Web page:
Those of you who know me are aware that I draw a lot of my life lessons from classic movies. Whenever people can’t get along, I invoke ‘The Parent Trap’ rule. Those who have seen the movie will remember when the Hayley Mills (or if you were born after 1985, Lindsey Lohan) characters couldn’t get […]
At the recent National PAC Conference, I gave a presentation on ways to get younger people involved in public affairs generally and in PACs specifically.
As always, I wound up learning just as much from people in the audience as I hope they did from me.
You may have noticed last month that Aristotle tweeted a variety of ‘do-it-yourself’ (DIY) tools that can assist government relations professionals with presentations and other communication efforts, such as developing infographics, newsletters, Web videos and managing social media accounts.
How do you recruit and motivate advocates when the audience has a negative view towards the person, or entity, that they are going to be advocating for or contributing to?
Let’s use Congress as an example. According to a recent Real Clear Politics average, congressional approval is slightly below 17 percent.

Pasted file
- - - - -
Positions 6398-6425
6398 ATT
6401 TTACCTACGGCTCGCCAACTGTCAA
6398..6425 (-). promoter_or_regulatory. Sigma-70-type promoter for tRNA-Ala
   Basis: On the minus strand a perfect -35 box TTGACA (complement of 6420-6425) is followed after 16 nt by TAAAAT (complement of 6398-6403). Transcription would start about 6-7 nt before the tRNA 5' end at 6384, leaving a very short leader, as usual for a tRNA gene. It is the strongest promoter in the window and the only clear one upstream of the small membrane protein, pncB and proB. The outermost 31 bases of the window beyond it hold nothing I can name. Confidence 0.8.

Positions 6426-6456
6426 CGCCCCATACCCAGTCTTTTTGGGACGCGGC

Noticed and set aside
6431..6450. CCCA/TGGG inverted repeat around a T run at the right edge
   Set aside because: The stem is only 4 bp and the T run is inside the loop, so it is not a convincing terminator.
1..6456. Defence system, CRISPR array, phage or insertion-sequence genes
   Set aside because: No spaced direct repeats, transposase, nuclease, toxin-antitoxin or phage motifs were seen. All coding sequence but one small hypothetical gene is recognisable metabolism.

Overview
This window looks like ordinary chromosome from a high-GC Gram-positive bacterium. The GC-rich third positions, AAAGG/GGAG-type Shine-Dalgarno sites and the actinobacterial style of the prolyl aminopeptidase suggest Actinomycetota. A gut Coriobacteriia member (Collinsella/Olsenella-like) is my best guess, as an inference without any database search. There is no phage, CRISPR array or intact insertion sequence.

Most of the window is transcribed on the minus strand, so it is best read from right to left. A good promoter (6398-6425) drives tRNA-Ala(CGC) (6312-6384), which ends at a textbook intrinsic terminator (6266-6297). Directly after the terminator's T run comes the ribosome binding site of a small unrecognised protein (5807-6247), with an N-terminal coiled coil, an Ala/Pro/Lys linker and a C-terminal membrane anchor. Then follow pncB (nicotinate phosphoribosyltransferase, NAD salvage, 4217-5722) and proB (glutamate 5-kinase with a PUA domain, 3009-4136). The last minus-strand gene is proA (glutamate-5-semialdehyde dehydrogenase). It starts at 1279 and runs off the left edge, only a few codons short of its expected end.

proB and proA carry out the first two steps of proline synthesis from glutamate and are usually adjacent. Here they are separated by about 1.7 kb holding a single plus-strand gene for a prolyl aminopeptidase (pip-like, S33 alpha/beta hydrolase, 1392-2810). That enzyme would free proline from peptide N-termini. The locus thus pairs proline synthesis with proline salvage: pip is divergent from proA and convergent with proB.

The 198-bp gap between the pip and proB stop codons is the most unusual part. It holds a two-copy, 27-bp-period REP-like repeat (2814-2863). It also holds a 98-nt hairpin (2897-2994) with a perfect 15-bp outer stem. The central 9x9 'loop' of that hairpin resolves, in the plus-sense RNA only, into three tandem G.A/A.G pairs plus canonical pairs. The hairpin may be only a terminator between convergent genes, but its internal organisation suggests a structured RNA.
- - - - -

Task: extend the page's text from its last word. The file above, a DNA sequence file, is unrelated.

Utilizing a brand to take your advocacy efforts to the next level All too often government relations offices find themselves in conflict with their companies or association’s marketing department. What if that wasn’t the case? How could these two teams support each other’s needs through advocacy?
How ‘question order’ affects the electorate’s response Consider this: You are director of operations for a PAC. A poll just came out that suggests the electorate significantly increased their support for your cause. Now you want to send a message and hammer home that message.
How to get your grassroots advocacy program off to a great start With the start of the new Congress, most government relations offices are assessing their needs for what the New Year and a new Congress will bring them. No matter the size of the office, this is the time of year where many have dusted off last year’s goals and strategic plan, to be evaluated on the opportunities a new Congress has to offer.